differential equation with conditions

Oct 2012
2
0
NJ
How would I solve this?

\(\displaystyle \frac{d^{2}u}{dt^2}=4\frac{d^{2}u}{dx^2}\)

with conditions:
du/dx(0,t)=0 and u(1,t)= 0

u(x,0) = x^3 +2x^2 -3

du/dt(x,0) = x^2 -1
 

TheEmptySet

MHF Hall of Honor
Feb 2008
3,764
2,029
Yuma, AZ, USA
How would I solve this?

\(\displaystyle \frac{d^{2}u}{dt^2}=4\frac{d^{2}u}{dx^2}\)

with conditions:
du/dx(0,t)=0 and u(1,t)= 0

u(x,0) = x^3 +2x^2 -3

du/dt(x,0) = x^2 -1
You would use a Fourier Series expansion.

Assume \(\displaystyle u(x,t) = X(x)T(t)\) this gives

\(\displaystyle X\ddot{T}=4X''T \iff \frac{X''}{X}=\frac{\ddot{T}}{T}=-\lambda^2\)

Now separate and solve the equation in X and use the boundary conditions to find the eigenvalues.

Post back with your work if you get stuck.
 
Aug 2011
252
76
Hi!

The conditions u(x,0) = x^3 +2x^2 -3 and du/dt(x,0) = x^2 -1 seem sufficient to determine an unique solution u(x,t).
But this solution is not consistent with the conditions du/dx(0,t)=0 and u(1,t)= 0
Where is the mismatch ?
 

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TheEmptySet

MHF Hall of Honor
Feb 2008
3,764
2,029
Yuma, AZ, USA
Hi!

The conditions u(x,0) = x^3 +2x^2 -3 and du/dt(x,0) = x^2 -1 seem sufficient to determine an unique solution u(x,t).
But this solution is not consistent with the conditions du/dx(0,t)=0 and u(1,t)= 0
Where is the mismatch ?
The solution needs to be found using a Fourier Series expansion as in Post #2.

If you separate and solve the system of ODE's you get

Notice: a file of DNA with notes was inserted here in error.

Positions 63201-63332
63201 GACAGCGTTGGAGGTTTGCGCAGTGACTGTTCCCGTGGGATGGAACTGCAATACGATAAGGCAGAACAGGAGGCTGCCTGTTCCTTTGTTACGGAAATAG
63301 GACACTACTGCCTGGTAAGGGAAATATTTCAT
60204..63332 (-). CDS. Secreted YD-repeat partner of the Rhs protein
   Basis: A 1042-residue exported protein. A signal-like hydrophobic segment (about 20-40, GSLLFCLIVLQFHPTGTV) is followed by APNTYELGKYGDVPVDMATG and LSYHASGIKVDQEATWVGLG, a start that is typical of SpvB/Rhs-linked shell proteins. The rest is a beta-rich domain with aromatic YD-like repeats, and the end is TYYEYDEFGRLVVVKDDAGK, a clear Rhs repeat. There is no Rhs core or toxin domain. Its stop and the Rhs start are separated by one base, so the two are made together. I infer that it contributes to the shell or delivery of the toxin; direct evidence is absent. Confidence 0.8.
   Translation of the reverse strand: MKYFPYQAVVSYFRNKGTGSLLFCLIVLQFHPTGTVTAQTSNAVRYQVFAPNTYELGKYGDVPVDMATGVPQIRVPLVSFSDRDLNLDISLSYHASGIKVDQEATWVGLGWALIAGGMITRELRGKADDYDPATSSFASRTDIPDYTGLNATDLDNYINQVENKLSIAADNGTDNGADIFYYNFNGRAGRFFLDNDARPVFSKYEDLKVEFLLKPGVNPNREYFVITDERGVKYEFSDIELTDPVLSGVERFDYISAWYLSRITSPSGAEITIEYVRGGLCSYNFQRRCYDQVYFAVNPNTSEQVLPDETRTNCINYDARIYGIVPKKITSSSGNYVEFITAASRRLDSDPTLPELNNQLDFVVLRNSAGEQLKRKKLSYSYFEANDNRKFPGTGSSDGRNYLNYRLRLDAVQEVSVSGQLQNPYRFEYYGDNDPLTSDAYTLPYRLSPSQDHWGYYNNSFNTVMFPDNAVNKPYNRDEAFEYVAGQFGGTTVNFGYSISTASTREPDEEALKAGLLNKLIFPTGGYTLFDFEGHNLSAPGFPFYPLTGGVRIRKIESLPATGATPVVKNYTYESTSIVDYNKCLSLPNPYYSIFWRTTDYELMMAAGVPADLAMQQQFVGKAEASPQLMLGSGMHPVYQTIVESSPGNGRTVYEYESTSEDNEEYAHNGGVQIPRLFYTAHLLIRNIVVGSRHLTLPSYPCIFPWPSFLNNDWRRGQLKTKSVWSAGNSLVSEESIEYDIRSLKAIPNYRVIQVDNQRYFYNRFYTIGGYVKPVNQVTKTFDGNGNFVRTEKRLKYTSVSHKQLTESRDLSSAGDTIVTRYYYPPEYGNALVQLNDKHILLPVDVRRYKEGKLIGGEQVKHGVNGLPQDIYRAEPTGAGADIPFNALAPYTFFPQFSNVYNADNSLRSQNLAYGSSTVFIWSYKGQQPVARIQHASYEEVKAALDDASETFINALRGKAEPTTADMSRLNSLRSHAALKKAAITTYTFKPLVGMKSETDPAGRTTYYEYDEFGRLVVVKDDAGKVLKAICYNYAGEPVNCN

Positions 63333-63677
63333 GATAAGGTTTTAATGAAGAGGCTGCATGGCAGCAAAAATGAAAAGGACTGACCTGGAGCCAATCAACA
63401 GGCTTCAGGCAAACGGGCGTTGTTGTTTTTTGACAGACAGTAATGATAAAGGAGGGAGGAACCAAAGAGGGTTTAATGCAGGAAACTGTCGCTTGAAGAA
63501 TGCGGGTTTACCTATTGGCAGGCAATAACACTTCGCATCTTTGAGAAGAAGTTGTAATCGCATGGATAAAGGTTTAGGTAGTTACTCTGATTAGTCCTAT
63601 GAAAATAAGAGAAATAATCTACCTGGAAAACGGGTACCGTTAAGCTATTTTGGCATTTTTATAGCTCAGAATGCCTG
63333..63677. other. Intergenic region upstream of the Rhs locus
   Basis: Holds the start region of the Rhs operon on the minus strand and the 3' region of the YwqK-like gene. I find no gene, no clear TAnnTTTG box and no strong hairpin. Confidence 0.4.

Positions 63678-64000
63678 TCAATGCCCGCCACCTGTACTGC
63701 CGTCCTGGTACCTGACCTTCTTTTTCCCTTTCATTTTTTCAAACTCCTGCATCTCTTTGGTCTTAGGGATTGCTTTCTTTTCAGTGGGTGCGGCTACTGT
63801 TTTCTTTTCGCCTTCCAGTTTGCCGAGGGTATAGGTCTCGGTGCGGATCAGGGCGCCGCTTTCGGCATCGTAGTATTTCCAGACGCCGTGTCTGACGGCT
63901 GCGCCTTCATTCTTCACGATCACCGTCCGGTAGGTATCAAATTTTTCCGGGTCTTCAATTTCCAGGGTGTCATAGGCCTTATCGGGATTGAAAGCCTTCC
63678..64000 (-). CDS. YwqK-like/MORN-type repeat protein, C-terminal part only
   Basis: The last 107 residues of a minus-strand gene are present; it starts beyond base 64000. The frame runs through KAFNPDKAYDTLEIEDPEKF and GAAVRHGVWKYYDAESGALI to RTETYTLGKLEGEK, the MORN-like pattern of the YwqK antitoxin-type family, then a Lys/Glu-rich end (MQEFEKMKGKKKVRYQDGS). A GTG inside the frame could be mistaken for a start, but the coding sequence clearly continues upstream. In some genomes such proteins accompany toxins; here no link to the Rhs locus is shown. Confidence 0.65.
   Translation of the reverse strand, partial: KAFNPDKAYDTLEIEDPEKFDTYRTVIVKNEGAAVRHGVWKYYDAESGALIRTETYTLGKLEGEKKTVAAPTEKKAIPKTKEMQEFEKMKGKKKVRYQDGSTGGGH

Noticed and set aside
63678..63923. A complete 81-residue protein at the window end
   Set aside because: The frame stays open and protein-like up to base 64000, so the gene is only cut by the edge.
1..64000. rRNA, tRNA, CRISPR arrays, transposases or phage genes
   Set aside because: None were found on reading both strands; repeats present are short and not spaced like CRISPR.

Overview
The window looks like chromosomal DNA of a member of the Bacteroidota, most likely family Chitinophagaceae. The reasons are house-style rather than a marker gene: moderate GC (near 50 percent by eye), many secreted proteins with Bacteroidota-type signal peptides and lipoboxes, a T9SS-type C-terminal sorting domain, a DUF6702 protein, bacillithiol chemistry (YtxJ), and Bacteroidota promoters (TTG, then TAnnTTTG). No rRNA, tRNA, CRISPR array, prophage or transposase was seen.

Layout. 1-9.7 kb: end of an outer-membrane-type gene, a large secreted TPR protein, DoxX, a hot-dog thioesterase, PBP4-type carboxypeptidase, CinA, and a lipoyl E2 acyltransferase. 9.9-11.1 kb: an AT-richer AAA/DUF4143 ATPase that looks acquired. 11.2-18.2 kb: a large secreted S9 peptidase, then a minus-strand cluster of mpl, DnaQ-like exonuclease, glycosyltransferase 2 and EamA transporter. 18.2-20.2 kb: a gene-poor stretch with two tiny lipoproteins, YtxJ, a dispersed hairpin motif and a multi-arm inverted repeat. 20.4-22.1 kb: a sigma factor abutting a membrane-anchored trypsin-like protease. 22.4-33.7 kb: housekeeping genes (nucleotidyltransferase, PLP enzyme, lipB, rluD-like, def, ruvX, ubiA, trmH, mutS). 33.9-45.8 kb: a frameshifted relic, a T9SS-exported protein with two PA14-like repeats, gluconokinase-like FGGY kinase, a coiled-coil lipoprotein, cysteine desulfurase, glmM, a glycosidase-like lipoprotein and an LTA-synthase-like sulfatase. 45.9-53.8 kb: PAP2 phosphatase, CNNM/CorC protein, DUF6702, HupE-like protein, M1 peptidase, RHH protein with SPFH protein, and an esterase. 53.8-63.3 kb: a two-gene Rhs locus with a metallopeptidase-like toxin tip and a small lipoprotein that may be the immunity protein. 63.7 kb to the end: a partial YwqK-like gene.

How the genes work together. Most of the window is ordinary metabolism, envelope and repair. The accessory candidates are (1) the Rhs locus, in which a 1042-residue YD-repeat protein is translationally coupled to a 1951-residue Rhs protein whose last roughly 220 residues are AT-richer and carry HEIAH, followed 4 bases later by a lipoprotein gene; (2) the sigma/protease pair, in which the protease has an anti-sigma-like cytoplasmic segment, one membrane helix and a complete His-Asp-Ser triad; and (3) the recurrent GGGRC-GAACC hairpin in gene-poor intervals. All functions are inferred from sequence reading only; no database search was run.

\(\displaystyle X(x)=c_1\cos(\lamba x) +c_2\sin(\lambda x)\)

Using the initial conditions \(\displaystyle X'(0)=0\) and \(\displaystyle X(1)=0\) gives

\(\displaystyle 0=-\lambda c_1\sin( \lambda 0)+\lambda c_2\cos(\lambda 0) \iff c_2=0\)

\(\displaystyle 0=c_1\cos(\lambda) \iff \lambda = \frac{\pi}{2}+\pi n, n =0,1,2,3,...\)

This gives the solution of the form

\(\displaystyle u_{n}(x,t)=\cos\left(\left[\frac{\pi+2\pi n}{2}\right]x \right)\left( a_n\cos\left(\left[\frac{\pi+2\pi n}{2}\right]t \right)+b_n\sin\left(\left[\frac{\pi+2\pi n}{2}\right]t \right)\right)\)

The \(\displaystyle a_n,b_n\) can be determined using the initial conditions for the PDE and orthogonallity of the Eigen vectors.
 
Aug 2011
252
76
The solution needs to be found using a Fourier Series expansion as in Post #2.
Not necessarily.
Any method of solving, correctly carried out, leads to the same result.
In the present case, the solution of the PDE with the third and fourth conditions leads to a unique result : the function u(x,t) in attachment.
Any other method will leads to this function and not to a different function.
But the patern of the function can be different. For example the function can be presented on the form of a Fourier series.
So the method which consists to solve the PDE thanks to Fourier series leads to the same result, but on the form of a Fourier series, which is the Fourier series corresponding to u(x,t) in attachment.
We know that the Fourier series correctly express the function on a limited range, beteween the borders, but not exactly on the border in many cases (for example the square wave function, the sawtooth wave function etc.). That is what append with the PDE considered here.
Of course, the Fourier series which is obtained satisfy the border conditions u(1,t)=0 and du/dx(0,t)=0. But it is an "artificial" agreement because the true fuction u(x,t) is deformed on the border in order to fit the patern of a Fourier series.
 

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